Yesterday I assisted someone in a similar situation in the same Sainsbury’s: they had actually walked away from the self-check with £10 still in the change dispenser. When I realised he’d forgotten it I rushed over to him and tapped him on the shoulder, pointing to his money saying “Excuse me, I think you’ve left your change”. He gratefully retrieved his money and thanked me.

But even that wasn’t the first time in the exact same Sainbury’s this had happened: A few weeks back I inherited a £5 from exactly the same machine where someone had forgotten their change and had long gone. Good for me, bad for them.

Self-checkouts have been much-maligned, but as someone who pays almost exclusively with card, I find them quite good. But if you’re paying cash it soon becomes apparently they are a truly awful system.

Consider this photo of the Sainsbury’s self-checkout:

Sainsbury's self-checkout
Says it all really. Was this ever actually tested with real users?

A minor user experience improvement for the Liberal Party of Australia

Thursday, July 25th, 2013

I don’t often find myself visiting the website of the Liberal Party of Australia. Politics aside however, when I did stumble across the site today, a newsletter subscription form pop-up welcomed me:


Sadly, these sorts of annoyingly desperate newsletter pop-ups are fairly ubiquitous online these days. However, can you see how to actually close the window?


If you look above the National Party leader Warren Truss and squint you can just about spot a little white “x”.

Obviously, from a user experience perspective, closing this window (that 99% of users will probably want to do) isn’t an easy task. The simple solution? Of course, make the “x” larger and more prominent.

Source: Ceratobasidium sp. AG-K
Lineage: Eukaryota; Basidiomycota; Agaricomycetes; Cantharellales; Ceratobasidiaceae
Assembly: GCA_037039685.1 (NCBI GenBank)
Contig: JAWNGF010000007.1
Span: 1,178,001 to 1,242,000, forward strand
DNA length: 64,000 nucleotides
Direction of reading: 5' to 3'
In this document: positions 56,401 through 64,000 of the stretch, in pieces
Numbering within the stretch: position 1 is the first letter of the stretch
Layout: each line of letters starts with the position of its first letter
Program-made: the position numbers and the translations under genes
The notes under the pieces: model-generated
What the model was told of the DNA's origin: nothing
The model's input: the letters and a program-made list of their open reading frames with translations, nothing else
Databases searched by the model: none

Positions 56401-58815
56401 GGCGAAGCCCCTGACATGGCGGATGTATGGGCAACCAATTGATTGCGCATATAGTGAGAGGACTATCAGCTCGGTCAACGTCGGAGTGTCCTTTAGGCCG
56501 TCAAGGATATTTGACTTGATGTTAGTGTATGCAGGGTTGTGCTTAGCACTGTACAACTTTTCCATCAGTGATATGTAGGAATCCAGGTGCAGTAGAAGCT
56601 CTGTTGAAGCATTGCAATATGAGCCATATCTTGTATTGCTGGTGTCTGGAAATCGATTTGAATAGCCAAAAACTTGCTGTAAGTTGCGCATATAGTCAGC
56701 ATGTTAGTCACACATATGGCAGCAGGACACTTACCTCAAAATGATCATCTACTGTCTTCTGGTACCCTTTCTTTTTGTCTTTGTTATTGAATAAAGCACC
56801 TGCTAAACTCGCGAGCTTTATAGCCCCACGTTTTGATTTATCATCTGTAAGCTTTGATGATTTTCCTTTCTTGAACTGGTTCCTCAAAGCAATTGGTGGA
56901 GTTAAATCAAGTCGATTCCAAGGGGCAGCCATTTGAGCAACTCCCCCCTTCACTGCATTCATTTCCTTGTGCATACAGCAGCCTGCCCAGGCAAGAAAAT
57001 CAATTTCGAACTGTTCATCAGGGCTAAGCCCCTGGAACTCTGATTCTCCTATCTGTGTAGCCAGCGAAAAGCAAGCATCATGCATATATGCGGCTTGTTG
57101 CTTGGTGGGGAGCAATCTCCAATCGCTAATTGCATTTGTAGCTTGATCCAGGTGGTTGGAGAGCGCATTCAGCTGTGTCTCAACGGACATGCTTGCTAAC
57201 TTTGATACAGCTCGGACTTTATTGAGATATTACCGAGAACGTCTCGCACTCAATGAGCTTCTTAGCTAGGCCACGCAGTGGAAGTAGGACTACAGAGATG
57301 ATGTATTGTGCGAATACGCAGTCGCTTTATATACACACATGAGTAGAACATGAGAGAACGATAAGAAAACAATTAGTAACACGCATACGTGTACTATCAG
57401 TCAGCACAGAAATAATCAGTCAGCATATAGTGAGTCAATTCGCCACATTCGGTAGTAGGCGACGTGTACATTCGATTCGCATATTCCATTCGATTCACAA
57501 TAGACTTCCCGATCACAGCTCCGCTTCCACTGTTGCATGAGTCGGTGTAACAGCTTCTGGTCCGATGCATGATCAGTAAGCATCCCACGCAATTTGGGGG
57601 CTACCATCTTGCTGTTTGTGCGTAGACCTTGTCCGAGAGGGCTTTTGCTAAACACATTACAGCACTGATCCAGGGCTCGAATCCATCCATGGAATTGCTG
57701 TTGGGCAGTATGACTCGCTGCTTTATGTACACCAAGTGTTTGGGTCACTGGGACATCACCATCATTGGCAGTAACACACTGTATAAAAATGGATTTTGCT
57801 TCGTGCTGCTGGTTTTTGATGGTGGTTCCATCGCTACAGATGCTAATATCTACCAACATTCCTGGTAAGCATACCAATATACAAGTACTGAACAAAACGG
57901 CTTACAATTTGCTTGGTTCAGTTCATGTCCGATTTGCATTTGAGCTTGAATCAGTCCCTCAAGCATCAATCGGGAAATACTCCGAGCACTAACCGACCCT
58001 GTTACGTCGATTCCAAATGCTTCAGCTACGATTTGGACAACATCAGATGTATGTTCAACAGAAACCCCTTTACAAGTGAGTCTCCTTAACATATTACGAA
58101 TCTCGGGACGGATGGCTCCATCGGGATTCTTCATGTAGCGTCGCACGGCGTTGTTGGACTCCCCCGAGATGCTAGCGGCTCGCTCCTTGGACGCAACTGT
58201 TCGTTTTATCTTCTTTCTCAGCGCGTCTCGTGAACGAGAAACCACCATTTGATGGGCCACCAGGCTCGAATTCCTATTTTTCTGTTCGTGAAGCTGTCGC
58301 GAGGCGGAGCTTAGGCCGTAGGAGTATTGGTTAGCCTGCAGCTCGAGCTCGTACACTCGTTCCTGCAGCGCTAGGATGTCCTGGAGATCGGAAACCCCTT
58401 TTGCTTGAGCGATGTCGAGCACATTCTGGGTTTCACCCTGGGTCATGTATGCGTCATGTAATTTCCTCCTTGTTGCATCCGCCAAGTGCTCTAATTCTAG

Perhaps this would work better? Let’s put the X in the most prominent place possible… over the face of Liberal leader Tony Abbott:


Much, much better.

(To be fair, I’m up for putting big crosses over any politician’s face… but with the exception of The Nationals, no other major Australian parties nag their users like this. So Tony will have to do for now!)

Prescribed: A personalized tour of Obamacare

Tuesday, July 9th, 2013

The Wall Street Journal published a great interactive piece today entitlted “Prescribed: A personalized tour of Obamacare“.


I was particularly excited by the tagline:

Explore how America’s health-care overhaul will affect you on this first-person adventure.

Personalized and adventure? This sounds like it has an element of gamification or game narrative.

I don’t want to detract from Prescribed for a second as I genuinely believe it’s an excellent interactive guide but after my initial exploration it felt it lacked slightly on the ‘adventure’ and ‘personalization’. The first person perspective is great, but the only input into the narrative I have as a user is the ability to explore facts as the story progresses.

I wonder if a simple change to the narrative might help improve this sense of adventure and personalization. For instance, in the “Is My Employer Affected” section, Prescribed explains the differences between employers with 50 or more employees and ones with fewer. Instead of just talking through this, why not throw the question straight to the user?

Prescribed 2

Now regardless of what the user inputs, the voice over could continue to explain the differences: but the big difference is as a user I really do feel more like this is personalized to my situation by simply adding in some very simply game dynamics.

There’s an even better opportunity for this when a surly manager approaches the camera and tells the user “we need to talk about your hours”.

Prescribed 3

A side link offers to take the user to an explanation of what’s considered “full time”:

Prescribed 4

However, by asking the user how many hours a week they work it makes the journey into this explanatory video feel far more personalised and relevant. The video content probably wouldn’t need to change — but by simply getting the user to interact with their own situation the feeling of personalisation and relevance is surely far greater.